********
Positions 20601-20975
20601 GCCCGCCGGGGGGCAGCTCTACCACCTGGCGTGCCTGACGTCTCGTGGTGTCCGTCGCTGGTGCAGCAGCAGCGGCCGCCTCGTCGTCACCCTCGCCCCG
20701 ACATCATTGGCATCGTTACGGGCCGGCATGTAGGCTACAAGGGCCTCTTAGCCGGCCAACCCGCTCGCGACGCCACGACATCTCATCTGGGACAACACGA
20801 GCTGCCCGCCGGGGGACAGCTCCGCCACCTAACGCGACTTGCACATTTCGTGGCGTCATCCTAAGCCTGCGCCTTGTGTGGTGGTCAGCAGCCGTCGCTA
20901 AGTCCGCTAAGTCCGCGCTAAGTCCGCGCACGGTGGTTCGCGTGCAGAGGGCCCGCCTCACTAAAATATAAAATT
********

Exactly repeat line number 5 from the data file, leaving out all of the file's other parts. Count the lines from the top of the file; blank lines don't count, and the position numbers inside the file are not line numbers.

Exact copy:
20901 AGTCCGCTAAGTCCGCGCTAAGTCCGCGCACGGTGGTTCGCGTGCAGAGGGCCCGCCTCACTAAAATATAAAATT